The George Zimmerman Video Tape

The general area. This sidewalk goes to the parking lot that Z was walking down. Another sidewalk is to the left where the people are. Z at lost track of T.
The general area. This sidewalk goes to the parking lot that Z was walking down. Another sidewalk is to the left where the people are. Z at lost track of T.
The scene of the fight. Z had already passed the T-section where the other sidewalk was.
The scene of the fight. Z had already passed the T-section where the other sidewalk was.
Trayvon was about 10 ft. away when T confronted Z. Z, then turned around.
Trayvon was about 10 ft. away when T confronted Z. Z, then turned around.

The police investigator tape was made with George Zimmerman the day after the accidental, non-premeditated shooting that killed 17 yr. old Trayvon Martin. Yes, of course, it tells the Zimmerman side of the story and that is very persuasive if one can put race aside (which many simply are locked into).

Zimmerman clearly has bandages on the head still, investigators are asking key questions as they go from A to Z on the event. For the first time, the public now understands why Zimmerman could not provide an address as to his location, now, one can see, why anyone might suspect any strange male walking through a condo project from the rear at night, might raise awareness. Seeing the setting tells you a lot. Zimmerman also clearly states again, he was confronted by surprise by Trayvon in the black of night, startling and scaring him. Again, Z recites that Trayvon said Zimmerman was going to die tonight and Trayvon attacked him. That is when Z pulled out is gun from under his shirt. The first thing Trayvon said, according to Z, was "Yo, do you have a problem"? Z turned around and replied, "No, I don't have a problem". Trayvon was 10 ft. away. But, Trayvon was agitated. At this time, Z reached for his cell phone and for a moment took his eyes off of Trayvon. The next thing Z knew, Trayvon was 3-4 ft. away and saying, " You do now" and that was followed by Trayvon fists.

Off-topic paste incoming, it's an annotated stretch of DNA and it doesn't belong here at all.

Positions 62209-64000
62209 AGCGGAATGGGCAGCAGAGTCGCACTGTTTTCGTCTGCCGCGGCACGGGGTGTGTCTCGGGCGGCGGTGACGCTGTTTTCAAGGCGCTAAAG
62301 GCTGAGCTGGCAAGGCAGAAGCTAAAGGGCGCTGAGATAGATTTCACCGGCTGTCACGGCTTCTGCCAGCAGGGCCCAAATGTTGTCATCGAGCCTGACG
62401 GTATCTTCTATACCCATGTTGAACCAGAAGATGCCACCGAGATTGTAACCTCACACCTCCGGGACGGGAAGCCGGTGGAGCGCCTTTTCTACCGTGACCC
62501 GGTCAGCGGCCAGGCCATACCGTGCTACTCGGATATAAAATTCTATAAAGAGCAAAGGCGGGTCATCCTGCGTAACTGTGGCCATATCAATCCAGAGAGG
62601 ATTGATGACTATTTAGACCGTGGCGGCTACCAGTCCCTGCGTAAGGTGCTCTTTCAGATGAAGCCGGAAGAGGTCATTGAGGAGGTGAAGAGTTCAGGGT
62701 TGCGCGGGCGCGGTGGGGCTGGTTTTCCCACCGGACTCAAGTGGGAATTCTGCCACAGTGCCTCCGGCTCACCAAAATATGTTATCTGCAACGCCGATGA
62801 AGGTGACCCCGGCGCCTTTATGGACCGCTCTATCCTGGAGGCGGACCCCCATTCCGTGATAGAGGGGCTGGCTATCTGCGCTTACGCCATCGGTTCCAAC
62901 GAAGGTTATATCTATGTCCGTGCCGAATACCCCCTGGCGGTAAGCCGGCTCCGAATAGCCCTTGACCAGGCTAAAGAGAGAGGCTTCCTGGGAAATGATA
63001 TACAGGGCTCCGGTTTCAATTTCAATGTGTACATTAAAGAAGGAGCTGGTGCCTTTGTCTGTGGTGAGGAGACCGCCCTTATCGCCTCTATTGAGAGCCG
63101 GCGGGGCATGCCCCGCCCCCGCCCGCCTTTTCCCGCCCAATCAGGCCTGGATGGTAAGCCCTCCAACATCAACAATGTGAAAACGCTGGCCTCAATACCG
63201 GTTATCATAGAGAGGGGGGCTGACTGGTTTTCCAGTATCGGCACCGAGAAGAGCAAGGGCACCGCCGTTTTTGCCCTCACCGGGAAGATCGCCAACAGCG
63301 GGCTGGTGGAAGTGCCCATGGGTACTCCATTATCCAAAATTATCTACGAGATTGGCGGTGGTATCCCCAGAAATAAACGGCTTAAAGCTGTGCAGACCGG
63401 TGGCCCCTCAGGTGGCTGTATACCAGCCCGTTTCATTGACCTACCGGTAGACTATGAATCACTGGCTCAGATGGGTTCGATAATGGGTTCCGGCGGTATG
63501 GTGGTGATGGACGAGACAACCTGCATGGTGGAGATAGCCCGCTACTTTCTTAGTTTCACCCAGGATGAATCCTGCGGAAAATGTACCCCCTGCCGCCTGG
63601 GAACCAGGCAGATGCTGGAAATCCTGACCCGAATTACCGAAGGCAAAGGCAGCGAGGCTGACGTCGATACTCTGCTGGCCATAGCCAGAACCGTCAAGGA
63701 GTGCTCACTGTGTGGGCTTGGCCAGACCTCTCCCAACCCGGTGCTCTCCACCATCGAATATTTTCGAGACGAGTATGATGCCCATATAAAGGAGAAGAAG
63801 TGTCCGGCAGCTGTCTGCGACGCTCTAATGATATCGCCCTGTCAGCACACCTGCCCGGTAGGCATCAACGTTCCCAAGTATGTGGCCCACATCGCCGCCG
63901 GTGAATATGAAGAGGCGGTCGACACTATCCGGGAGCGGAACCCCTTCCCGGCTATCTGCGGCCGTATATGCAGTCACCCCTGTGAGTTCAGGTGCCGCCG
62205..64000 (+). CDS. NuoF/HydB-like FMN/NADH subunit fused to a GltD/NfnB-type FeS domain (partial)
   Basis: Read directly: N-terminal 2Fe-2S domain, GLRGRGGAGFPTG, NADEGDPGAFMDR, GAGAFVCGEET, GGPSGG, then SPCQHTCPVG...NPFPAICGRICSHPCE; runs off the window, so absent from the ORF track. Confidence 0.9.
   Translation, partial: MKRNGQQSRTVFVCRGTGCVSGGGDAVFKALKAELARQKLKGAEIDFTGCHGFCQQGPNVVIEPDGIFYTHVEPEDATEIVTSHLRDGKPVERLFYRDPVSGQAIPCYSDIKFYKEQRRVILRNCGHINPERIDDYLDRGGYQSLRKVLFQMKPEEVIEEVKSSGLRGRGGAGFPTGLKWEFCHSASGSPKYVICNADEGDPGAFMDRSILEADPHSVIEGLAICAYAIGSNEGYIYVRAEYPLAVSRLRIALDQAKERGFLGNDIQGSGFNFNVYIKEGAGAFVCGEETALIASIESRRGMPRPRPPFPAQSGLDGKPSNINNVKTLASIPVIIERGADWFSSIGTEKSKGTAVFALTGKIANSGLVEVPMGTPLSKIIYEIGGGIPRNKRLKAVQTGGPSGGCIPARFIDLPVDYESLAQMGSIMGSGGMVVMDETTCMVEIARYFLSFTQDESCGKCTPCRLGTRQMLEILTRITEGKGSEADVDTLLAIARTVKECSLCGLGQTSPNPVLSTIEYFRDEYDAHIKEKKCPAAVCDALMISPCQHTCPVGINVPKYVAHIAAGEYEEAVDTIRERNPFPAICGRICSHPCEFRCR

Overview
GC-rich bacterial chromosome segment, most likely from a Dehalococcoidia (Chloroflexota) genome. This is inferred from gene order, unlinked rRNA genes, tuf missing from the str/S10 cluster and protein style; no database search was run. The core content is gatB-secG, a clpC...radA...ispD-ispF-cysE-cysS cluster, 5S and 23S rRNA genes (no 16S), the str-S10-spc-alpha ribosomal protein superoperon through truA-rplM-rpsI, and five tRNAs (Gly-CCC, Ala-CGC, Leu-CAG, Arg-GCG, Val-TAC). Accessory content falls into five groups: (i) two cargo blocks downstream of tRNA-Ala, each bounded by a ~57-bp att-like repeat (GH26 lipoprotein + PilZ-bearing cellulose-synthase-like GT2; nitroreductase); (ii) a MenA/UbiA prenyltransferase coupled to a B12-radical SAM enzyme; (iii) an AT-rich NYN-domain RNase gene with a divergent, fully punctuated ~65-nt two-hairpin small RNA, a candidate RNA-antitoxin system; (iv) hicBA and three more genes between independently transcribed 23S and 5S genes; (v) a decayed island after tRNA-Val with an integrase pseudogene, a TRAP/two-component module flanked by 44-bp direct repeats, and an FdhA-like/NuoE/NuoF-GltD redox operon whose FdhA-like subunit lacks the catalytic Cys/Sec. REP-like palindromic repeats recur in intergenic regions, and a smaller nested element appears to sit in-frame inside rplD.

According to CNN, while it is Zimmerman's version, simply seeing the setting seems to make Zimmerman's explanation persuasive. Of course, Trayvon is dead and cannot speak to it, so the prosecution will have more of a mountain to prove that events were different.

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Comments 23 comments

EinderDarkwolf profile image

EinderDarkwolf 4 years ago from Tempe, A.Z.

Nah, not so much of a mountain. They have recordings of the phone call when Zimmerman was on the phone with police. If it's true that he was told not to pursue, then he screwed himself. If not, then it becomes a mountain to climb.